Many observers overlook these nuances. Alan Gregg writes, “In Canada, we may live in a multicultural society, but the evidence suggests that fewer and fewer of us are living in multicultural neighbourhoods. The tradition of immigrants clustering in a community for one generation before the next generation moves on and ‘melts’ into mainstream culture seems to be breaking down. Large districts are evolving into areas dominated by individual ethnic groups that have chosen to live apart from those who do not share their ancestry.” Unfortunately, Gregg fails to provide even a shred of evidence to this effect. He seems to think that the increasing numbers of visible minority neighbourhoods is proof enough that Canadians are segregating themselves into insular ethnic community. He is wrong. Non-white Canadians, including Chinese and South Asians, are more geographically dispersed than ever. Rates of interracial marriage have soared in recent decades.

In fact, Gregg’s assertions are directly contradicted by Hou and Picot. Not only do they point out that the number of visible minorities has increased in almost every neighbourhood in Vancouver, Toronto and Montreal, they reveal that these cities are less segregated today than in 1981. The proof is in the “isolation index,” which is used to determine the likelihood that a member of one visible minority group will encounter another member of that same visible minority group in his or her own neighbourhood. For every visible minority group, the isolation index has increased. Hou and Picot explain:

The calculation of the isolation index is dependent on a group’s residential segregation and upon the group’s proportion of the total population in the CMA. In nearly all of the cases where the isolation index has increased, most of the increase is associated with the growth in a group’s share of the city population rather than increased concentration of the group in particular neighbourhoods. Visible minority groups have a much larger share of the populations of Toronto, Montréal, and Vancouver in 2001 than in 1981. The increase is particularly strong among South Asians, whose share almost tripled in Montréal and Vancouver and quadrupled in Toronto.

For the Chinese in Vancouver, all of the increase in their isolation index was due to the increase in their population share. For South Asians and Blacks in Toronto, Blacks in Montréal and Filipinos in Vancouver, over 70% of the increase in their isolation index was associated with a larger population share. Only among South Asians in Vancouver and Montréal was increased residential segregation the dominant factor in growth in their isolation index.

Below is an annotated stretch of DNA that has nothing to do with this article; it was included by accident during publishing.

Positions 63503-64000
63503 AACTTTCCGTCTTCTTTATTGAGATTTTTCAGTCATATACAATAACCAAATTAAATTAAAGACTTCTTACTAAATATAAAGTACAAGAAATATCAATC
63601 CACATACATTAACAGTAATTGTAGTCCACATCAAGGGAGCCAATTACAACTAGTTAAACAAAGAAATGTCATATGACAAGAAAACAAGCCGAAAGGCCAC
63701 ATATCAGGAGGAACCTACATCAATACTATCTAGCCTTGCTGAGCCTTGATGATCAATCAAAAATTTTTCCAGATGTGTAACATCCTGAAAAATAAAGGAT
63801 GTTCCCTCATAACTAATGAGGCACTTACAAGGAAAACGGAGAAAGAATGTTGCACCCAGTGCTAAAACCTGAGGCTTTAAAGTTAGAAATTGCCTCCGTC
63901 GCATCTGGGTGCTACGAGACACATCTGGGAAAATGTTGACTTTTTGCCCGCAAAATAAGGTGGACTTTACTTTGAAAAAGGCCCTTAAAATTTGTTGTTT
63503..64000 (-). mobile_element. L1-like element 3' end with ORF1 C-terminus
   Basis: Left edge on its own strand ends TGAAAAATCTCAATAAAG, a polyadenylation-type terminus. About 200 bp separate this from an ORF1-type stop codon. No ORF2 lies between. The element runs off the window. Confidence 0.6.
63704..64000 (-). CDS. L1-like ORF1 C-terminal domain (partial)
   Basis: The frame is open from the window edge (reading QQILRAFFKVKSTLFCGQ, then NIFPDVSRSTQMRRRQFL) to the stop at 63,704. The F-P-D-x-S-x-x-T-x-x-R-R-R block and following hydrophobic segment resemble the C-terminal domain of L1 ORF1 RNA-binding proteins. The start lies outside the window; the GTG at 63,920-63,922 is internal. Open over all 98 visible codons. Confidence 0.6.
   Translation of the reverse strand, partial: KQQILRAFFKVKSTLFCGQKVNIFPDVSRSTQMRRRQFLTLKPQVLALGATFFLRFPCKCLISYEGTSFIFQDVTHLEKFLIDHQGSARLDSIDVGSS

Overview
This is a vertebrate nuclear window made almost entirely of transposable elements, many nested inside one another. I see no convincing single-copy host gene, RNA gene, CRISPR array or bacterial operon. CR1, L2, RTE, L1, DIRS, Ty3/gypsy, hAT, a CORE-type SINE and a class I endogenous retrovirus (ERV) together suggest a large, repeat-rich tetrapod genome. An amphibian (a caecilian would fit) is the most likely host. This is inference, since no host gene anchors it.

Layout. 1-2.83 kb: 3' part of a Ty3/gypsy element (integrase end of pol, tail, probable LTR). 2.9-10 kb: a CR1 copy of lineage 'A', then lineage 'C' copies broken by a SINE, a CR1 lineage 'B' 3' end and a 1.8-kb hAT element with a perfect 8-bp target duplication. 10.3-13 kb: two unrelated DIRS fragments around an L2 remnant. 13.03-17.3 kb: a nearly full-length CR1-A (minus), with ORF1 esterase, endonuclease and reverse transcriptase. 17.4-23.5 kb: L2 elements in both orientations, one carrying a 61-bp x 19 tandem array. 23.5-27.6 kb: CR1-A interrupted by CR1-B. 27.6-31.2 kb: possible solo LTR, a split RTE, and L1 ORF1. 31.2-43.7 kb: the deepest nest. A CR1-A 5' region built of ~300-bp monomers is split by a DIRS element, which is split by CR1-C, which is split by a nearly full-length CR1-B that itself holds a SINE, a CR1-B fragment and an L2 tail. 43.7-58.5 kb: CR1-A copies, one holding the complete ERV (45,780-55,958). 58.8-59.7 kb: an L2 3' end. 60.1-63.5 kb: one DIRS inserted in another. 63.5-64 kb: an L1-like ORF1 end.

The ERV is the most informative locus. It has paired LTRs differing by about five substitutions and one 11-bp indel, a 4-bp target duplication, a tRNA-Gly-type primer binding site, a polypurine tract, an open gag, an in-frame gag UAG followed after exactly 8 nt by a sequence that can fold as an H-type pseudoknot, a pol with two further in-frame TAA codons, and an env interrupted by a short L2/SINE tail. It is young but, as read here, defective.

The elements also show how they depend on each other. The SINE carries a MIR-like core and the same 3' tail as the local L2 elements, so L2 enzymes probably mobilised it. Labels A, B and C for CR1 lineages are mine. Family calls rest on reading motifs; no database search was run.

As visible minorities’ share of the population has increased, their rates of residential segregation have decreased. It’s a simple truth that too many people overlook when they glibly refer to the abundance of “ethnic enclaves” in Canada’s cities. Ethnic enclaves are entirely different animals than Hou and Picot’s “visible minority neighbourhoods” (and, in turn, they are very different from ethnic ghettoes). In the coming weeks, keep an eye out for an introduction to the origins, history and structure of ethnic enclaves as well as a series of posts on an entirely new type of ethnic settlement in suburban Canada: ethnoburbia.

This entry was written by Christopher DeWolf , posted on Sunday April 15 2007at 05:04 pm , filed under Canada, Demographics, Politics, Society and Culture and tagged , . Bookmark the permalink . Post a comment below or leave a trackback: Trackback URL.

One Response to “Are Canada’s Cities Becoming More Segregated?”

  • Vila H. says:

    Excellent analysis. I’ll only add that immigrants have clustered within larger neighbourhoods since the nineteenth century, so the discussion might benefit from a little historical perspective as well.